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Title: Structure-function analysis of Glycoside Hydrolase Family 32 (GH32) plant invertases and fructan exohydrolases
Other Titles: Structuur-functie analyse van Glycoside Hydrolase familie 32 (GH32) plant invertasen en fructan exohydrolasen.
Authors: Le Roy, Katrien; M9712659
Issue Date: 29-Oct-2007
Abstract: Structure-function analysis of Glycoside Hydrolase Family 32 (GH32) plant invertases and fructan exohydrolases Fructans are sucrose based polymers of fructose occuring in about 15% of the flowering plants. The degradation of fructans is catalyzed by fructan exohydrolases (FEHs), releasing one terminal fructosyl at a time using water as an acceptor. All FEHs purified so far were found to be unifunctional enzymes being very specific for fructans (Fru-Fru linkage) as donor substrate and unable to degrade sucrose (Glc-Fru linkage). Sucrose is hydrolyzed by invertases. Plant FEHs are closely related to cell wallinvertases at the molecular and structural level and are grouped in theGlycoside Hydrolase Family 32 (GH32). Both FEHs and invertases can in fact be considered as fructosyltransferases only differing in donor substrate specificity. The high levels of sequence similarity between these enzymes reveal an important evolutionary relationship. In this doctoral study, we focussed on three main subjects dealing withthe differences in substrate specificity between the different types ofGH32 family hydrolases. In a first part, the binding and hydrolysis of sucrose in invertases was investigated. Until now, it remained unclear which amino acid residues determined whether sucrose or fructan is used as a donor substrate in the hydrolysis reaction of the glycosidic bond. The three dimensional structure determination of Cichorium intybus 1-FEH IIa and Arabidopsis thaliana cell wall invertase 1 (AtcwINV1) was important to gain further insights into the specific differences betweenthese two types of closely related enzymes. Site-directed mutagenesis studies on AtcwINV1 and Beta vulgaris 6-FEH demonstrated an important role for Asp239 and Trp47 in sucrose binding and hydrolysis. Moreover, an AtcwINV1 D239A mutant acted as a FEH preferentially degrading 1-kestose, strongly supporting the general idea that FEHs could have evolved from a cell wall invertase ancestor by few mutational changes. In general, GH32 family enzymes containing an Asp239 functional homologue have sucrose as preferential donor, while enzymes lacking this homologue use fructans as their donor substrate. Asp239 and Trp47 are proposed as reliable determinants for the identification of non characterized members within the group of cell wall invertases/ FEHs. This predictive tool is a rapidway to confirm the invertase functionality of enzymes catalogued as such and can be considered as an important alternative for functional characterization. Secondly, the inhibitory effect of sucrose on FEHs was examined. Sucrose was found to be a strong inhibitor for many, but not all, FEHs including chicory 1-FEH IIa. The three dimensional structure determination of chicory 1-FEH IIa in complex with its preferential substrate 1-kestose and its inhibitor sucrose, provides further insights why sucrose acts as an inhibitor in 1-FEH IIa and not as a substrate. Comparison of several GH32 and GH68 protein structures in complex with their substrates, reveals that the terminal fructosyl unit is always bound in a very similar wayat the -1 subsite. Apparently, the presence of a highly conserved Trp82homologue (WSGSAT region) is crucial for the stabilization of the substrate in the active site, as confirmed by site-directed mutagenesis studies. Interestingly, in chicory 1-FEH IIa, this Trp residue has a different orientation, most probably allowing sucrose to bind in an alternative inhibitor configuration. This different orientation is determined by theabsence of a stacking hydrophobic residue, as observed for all sucrose inhibited FEHs and confirmed by site-directed mutagenesis studies. A final part deals with the binding of inulin and levan in FEHs. Unfortunately, no three dimensional structures of chicory 1-FEH IIa in complexwith higher DP inulin could be obtained. However, site-directed mutagenesis studies on chicory 1-FEH IIa strongly support the presence of an inulin binding cleft between the two structural domains. Introduction of an N-glycosylation site near this cleft most probably prevents inulin binding and degradation. Since the presence of such a glycosyl chain blocking this cleft is highly conserved among 6-FEHs, the binding of levan occurs most probably in a different way and at a different location. Although any structural data on 6-FEHs are lacking so far, modeling studies and some site-directed mutagenesis experiments are indicative for the presence of an alternative levan and 6-kestose binding site. Moreover, the difference in substrate specificity between β, 2-1 and β, 2-6 hydrolyzing FEHs seems to be (partly) determined by the Trp82 residue. In conclusion, this doctoral study provides the first insights into thefundamental differences in substrate specificity between the different types of GH32 hydrolases. Some critical amino acids with respect to sucrose binding, in both substrate and inhibitor configuration, and hydrolysis could be identified. Also some first insights on the difference in substrate specificity between β, 2-1 and β, 2-6 hydrolyzing FEHswere obtained.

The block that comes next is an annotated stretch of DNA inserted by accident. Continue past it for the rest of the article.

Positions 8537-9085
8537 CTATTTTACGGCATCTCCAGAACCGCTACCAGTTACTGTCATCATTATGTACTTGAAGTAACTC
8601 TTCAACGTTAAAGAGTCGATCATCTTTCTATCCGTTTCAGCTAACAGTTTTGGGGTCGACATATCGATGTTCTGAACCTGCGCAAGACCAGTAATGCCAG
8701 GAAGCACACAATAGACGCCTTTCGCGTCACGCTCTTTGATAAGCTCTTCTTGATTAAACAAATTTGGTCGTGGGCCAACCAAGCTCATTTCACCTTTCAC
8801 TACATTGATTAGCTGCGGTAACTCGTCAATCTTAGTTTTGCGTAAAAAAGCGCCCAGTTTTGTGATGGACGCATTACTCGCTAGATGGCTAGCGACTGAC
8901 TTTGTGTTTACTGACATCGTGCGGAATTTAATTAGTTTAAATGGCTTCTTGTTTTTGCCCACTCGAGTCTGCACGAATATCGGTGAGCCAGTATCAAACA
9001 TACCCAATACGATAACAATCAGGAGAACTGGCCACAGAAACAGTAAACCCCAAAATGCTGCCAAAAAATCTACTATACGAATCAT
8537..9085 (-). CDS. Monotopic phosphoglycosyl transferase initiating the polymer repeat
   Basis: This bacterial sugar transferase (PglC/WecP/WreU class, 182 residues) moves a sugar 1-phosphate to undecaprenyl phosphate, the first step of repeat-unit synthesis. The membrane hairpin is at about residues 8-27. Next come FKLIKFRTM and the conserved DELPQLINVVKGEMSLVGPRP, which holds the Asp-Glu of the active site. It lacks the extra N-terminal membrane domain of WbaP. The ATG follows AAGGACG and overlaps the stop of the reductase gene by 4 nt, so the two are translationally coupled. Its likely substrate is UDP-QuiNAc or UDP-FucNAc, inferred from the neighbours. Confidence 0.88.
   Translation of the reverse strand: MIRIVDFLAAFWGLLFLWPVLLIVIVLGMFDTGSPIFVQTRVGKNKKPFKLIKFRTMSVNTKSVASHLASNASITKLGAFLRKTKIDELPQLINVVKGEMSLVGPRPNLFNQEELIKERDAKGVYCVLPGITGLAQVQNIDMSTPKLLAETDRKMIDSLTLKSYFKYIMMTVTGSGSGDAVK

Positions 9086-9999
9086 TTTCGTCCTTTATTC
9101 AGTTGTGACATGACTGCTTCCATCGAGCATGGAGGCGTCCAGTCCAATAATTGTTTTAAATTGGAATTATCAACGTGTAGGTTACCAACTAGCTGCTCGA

Publication status: published
KU Leuven publication type: TH
Appears in Collections:Molecular Physiology of Plants and Micro-organisms Section - miscellaneous

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